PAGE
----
AN investigation into the death of a hospital patient who was given cereal containing wheat for breakfast despite being a coeliac has been called “amateurish” by a coroner.

Kate Sutherland, assistant coroner for North Wales East and Central, said she was concerned at the limited scale of the inquiry and its findings,and said she needed to know whether there was still a risk to patients across the north.

The investigation was limited to the Maelor Hospital, Wrexham, where 79-year-old Hazel Pearson died on November 30, 2021.

But the inquest in Ruthin was told that while she was a patient at Deeside Community Hospital a couple of weeks previously she had been ill after being given sausage and mash.

Her son, David Pearson, said that he had repeatedly told doctors and staff at both hospitals that she had coeliac disease and had to have gluten-free food.

When he asked a Sister at Deeside Community Hospital if she was sure his mother had been given gluten-free food he was told “All our food is gluten-free” but the nurse later apologised for the error.

Mr Pearson said he and other family members took her favourite gluten-free food into hospital for her.

Mrs Pearson, a former credit controller, of Belmont Avenue, Connah’s Quay, was taken to the Maelor Hospital on November 23 suffering from breathing problems and failing kidneys and although frail her condition improved.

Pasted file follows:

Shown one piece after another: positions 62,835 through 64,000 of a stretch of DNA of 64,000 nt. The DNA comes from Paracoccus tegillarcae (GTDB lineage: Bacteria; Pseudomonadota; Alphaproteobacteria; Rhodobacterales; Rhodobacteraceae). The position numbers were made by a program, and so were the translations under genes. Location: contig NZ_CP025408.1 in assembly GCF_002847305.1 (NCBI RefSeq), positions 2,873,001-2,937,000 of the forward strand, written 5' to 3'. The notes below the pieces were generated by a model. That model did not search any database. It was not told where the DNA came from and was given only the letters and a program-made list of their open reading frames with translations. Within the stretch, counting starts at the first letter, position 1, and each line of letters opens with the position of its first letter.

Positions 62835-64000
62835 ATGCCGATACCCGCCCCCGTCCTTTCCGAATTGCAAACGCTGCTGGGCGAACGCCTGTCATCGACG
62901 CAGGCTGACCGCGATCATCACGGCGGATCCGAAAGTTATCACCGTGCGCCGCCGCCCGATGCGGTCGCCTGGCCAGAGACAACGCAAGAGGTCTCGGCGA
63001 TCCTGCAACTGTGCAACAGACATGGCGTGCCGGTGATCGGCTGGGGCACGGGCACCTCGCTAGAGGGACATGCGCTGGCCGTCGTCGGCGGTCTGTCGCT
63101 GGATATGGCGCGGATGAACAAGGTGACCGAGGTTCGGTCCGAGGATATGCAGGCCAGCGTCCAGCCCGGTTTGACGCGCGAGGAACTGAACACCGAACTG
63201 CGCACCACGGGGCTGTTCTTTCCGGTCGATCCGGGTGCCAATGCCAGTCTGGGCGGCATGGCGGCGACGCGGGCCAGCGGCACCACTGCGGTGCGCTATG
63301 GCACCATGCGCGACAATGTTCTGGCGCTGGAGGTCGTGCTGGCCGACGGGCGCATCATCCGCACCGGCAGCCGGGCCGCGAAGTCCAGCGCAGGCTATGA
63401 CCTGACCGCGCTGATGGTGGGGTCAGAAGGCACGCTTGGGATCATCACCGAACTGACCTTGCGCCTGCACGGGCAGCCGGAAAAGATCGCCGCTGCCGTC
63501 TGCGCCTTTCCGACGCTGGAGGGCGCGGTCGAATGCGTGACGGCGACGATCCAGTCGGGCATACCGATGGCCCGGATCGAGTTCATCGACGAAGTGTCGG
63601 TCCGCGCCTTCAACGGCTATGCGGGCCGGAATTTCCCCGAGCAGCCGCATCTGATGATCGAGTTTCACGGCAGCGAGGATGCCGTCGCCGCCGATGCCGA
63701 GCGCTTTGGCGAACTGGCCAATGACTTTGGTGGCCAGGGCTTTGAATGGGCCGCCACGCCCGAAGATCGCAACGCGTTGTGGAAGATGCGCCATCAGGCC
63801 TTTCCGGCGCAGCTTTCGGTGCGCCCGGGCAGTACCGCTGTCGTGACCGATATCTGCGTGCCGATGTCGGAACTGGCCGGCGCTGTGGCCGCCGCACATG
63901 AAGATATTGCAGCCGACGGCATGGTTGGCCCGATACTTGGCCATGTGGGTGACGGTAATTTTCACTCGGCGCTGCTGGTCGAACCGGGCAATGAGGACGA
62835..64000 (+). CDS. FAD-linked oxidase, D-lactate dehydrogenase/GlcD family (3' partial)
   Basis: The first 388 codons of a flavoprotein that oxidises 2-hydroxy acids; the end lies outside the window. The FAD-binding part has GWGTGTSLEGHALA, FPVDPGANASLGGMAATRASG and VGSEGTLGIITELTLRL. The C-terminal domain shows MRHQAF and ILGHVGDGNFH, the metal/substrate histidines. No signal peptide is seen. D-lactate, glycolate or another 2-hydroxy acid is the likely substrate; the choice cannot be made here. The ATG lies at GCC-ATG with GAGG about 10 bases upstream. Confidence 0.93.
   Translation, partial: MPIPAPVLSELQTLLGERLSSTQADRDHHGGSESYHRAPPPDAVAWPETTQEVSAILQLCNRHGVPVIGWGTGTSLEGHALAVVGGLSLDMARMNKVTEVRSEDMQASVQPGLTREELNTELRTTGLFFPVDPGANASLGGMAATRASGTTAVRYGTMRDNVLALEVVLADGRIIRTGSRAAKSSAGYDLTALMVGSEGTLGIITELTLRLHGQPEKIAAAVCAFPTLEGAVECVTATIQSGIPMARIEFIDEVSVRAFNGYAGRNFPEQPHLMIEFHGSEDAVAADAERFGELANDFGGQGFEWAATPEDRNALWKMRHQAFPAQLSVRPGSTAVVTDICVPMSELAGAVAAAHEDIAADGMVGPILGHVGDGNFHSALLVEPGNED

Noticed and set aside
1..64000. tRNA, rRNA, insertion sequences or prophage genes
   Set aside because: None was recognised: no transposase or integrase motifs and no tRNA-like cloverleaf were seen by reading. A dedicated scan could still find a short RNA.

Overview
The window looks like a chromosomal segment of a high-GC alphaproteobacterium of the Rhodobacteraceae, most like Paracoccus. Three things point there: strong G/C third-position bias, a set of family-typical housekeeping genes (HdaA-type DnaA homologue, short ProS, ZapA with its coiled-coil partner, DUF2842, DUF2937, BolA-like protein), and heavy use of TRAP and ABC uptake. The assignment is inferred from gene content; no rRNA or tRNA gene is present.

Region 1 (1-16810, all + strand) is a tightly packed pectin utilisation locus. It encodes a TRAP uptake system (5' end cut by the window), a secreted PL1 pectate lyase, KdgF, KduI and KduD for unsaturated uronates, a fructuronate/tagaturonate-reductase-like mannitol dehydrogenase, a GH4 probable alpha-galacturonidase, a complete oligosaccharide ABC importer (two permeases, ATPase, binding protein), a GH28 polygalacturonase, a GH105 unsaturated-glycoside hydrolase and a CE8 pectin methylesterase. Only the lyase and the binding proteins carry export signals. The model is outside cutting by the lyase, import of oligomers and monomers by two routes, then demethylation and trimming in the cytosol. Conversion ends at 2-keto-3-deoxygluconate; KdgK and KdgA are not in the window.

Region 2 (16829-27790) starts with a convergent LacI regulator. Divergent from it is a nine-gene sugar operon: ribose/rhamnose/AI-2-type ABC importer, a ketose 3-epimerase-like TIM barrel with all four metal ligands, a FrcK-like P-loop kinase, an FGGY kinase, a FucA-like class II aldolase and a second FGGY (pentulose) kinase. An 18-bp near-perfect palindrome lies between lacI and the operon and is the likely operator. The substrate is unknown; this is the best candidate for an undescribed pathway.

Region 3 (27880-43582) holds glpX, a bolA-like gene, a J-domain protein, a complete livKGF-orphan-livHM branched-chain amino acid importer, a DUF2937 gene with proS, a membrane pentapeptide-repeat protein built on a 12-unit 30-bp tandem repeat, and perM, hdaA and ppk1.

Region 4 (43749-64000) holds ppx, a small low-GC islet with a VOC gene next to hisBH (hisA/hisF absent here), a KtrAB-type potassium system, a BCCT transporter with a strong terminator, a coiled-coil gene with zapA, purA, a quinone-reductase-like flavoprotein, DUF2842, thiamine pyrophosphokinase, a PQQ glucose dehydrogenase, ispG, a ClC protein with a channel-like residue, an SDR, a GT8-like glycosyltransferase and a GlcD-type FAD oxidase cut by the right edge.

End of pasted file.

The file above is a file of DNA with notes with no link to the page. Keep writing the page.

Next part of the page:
Health care worker Clare Player said she didn’t know that Mrs Pearson was coeliac and she herself chose to have the cereal. There was no note on the board behind her bed to state that she had to have gluten-free food.

She started vomiting later that morning and after heaving throughout much of the day vomited again during the evening, and passed away early the following morning.

The cause of death was given as aspiration pneumonia, with Chronic Pulmonary Obstructive Disorder and heart failure as contributory factors.

Ward manager Clare Jeavons said that following the incident posters were available to draw more attention to the fact when patients were coeliac, and all staff were made more aware of the potential issue.

Jacquie Evans, part of the panel which investigated the incident said a three-point action plan had been adopted.

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But Ms Sutherland said she was concerned that there had been no formal investigation, that the Deeside incident had not been investigated and that no evidence had been heard about the lessons learned.

Adjourning the hearing for a witness to be called from the Betsi Cadwaladr University Health Board to explain whether any other similar incidents had been recorded across north Wales and what action had been taken, the coroner said: “I am significantly concerned about that and need somebody to give evidence about that strategic need.

“It is commendable that local action has been taken but I am concerned at what I have been told about the investigation. That is a very narrow vision – amateurish – and with no strategic vision as to learning.”

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